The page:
BUCKINGHAM PALACE have been making arrangements to tone down the ritualistic festivities at next week's Queen's Speech. However, one traditional rite will still be observed. Black Rod (pictured, circa 1977) will walk from the Lords to knock on the door of the House of Commons and summon MPs to hear Her Majesty in the upper chamber. As the premier hereditary peer, how will the Queen cope with a statement along the lines of "My Government propose to abolish my own seat and that of my son, the Prince of Wales, in this chamber"? And how long will it be before the gold sovereign coin embedded in the tip of Black Rod's rod is taken out and replaced with a shiny new euro?
HE HAS received more than 2,000 letters of support, Ron Davies told a local newspaper in Caerphilly, Wales, including letters from Virgin boss Richard Branson, playwright Tom Stoppard, and American soul queen Diana Ross. "Life exacts too high a price, except from those who are Teflon- coated," wrote the former lead singer of the Supremes to the disgraced MP. "But you are one human who did human things."
PEREGRINE WORSTHORNE criticises Britain's newspapers for being too clever, not too dumb, in the new edition of The Spectator. To his credit, he offers an illustrative anecdote about his own earlier career on The Daily Telegraph when he was sent to cover an African coup d'etat. "Instead of keeping my eyes open in the bus on the way from the airport to the city centre, I had mine buried in some learned tome about the country's history. As a result, unlike the tabloid reporters on the bus - few if any of whom in those days had a degree - I failed to notice the decapitated corpses lying by the roadside."
PANDORA HEARS that Kelvin Mackenzie is settling in comfortably as the new proprietor of Talk Radio. Recruitment is the order of the day, and top candidates to join the broadcasting ranks include The Sun's Jane Moore, Jonathan Ross (who needs to be convinced to leave Virgin Radio) and - here's a surprise - massively controversial Will Carling. Meanwhile, Kelvin has been meeting with lots of "consultants", including former Sun editor Stuart Higgins; Tom Petrie, the former columnist for the The People, and Mike Parry of the Press Association. What these guys know about radio may be unclear, but it all sounds very chummy.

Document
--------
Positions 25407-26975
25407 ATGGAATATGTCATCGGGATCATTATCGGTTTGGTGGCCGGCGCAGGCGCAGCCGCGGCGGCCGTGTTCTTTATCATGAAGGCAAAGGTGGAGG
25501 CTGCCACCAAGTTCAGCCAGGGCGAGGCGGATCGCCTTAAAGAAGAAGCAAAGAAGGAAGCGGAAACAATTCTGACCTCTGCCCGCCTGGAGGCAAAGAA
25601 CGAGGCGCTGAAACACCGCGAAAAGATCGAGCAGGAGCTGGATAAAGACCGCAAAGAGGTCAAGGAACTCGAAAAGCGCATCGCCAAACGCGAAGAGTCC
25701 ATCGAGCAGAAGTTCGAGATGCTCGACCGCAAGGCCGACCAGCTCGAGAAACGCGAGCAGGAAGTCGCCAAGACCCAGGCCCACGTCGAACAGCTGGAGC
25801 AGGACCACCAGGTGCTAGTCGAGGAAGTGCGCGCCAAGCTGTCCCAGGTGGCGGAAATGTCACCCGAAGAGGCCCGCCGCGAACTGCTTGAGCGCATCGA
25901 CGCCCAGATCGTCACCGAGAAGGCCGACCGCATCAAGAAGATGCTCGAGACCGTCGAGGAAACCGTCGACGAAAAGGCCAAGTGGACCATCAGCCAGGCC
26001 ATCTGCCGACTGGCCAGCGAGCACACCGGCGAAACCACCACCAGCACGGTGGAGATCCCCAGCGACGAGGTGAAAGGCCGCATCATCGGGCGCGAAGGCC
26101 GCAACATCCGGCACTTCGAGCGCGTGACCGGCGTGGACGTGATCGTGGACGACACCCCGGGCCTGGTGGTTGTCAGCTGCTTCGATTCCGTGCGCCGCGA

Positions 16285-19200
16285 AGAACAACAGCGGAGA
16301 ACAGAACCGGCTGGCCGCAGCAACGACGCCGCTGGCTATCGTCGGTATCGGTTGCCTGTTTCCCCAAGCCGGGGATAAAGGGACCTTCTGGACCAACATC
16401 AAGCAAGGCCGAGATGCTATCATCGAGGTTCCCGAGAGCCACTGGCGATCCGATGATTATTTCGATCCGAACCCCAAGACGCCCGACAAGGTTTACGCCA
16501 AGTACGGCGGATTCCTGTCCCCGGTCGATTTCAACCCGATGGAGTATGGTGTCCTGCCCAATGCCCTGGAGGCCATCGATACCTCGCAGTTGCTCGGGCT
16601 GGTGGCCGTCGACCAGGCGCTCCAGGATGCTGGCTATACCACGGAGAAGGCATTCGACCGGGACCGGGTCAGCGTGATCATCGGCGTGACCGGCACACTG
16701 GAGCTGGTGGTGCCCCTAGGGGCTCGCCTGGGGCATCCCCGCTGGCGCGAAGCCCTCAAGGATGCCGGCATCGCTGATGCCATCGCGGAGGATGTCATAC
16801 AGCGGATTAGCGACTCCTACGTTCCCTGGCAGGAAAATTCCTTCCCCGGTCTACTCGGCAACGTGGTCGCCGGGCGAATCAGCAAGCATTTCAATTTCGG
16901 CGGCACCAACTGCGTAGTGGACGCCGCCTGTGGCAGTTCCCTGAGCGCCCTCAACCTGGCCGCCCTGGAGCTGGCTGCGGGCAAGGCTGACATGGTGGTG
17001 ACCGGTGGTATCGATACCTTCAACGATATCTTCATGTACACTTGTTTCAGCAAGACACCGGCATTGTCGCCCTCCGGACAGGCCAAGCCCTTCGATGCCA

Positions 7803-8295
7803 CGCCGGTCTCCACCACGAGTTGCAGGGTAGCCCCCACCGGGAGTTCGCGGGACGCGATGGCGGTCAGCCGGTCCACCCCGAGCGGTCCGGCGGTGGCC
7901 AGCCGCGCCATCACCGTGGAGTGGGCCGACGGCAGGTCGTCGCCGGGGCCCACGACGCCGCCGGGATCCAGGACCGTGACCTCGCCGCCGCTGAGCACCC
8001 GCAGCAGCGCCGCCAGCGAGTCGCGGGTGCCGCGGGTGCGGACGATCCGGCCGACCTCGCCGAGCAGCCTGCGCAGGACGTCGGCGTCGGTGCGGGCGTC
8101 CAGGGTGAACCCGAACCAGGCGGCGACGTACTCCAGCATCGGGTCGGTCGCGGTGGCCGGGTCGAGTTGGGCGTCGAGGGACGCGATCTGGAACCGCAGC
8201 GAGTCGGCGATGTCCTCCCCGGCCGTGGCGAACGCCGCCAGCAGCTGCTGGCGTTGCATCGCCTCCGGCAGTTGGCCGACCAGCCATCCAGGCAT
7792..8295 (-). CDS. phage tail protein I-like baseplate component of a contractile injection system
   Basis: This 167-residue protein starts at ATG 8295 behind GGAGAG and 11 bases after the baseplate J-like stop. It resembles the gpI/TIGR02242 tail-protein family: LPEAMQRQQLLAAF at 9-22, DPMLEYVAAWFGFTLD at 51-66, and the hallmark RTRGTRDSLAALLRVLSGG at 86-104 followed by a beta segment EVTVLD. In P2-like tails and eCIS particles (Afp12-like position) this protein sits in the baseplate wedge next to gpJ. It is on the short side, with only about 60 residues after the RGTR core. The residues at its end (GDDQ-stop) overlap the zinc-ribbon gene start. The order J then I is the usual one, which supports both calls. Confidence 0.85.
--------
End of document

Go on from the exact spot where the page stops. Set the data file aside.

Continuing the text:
THEY ARE confident at The Literary Review that Stephen Fry will turn up to present next week's Bad Sex Awards. Last year, of course, he forgot, and instead flew off to Canada. But everything should be fine - recently, Fry told the organisers, reassuringly: "I've tied a knot in my penis to remind myself."
THINGS ARE heating up in Britain's blackest market. Yesterday, this newspaper reported on the Church of England's efforts to take a more proactive role in dealing with the bereaved. Now Pandora can reveal the imminent release of "The Dead Citizens Charter", from the National Funerals College. Among the points made by the Charter are criticism of the "vertical integration of the funeral industry", the sale of crematoria by councils and a proposal that
advocates re-use of old graves. Founded by Lord Young of Dartington, the National Funerals College is calling for the new appointment of a Regulator/ Ombudsman for the funeral industry. Suggestions for the first holder of this position on a postcard please.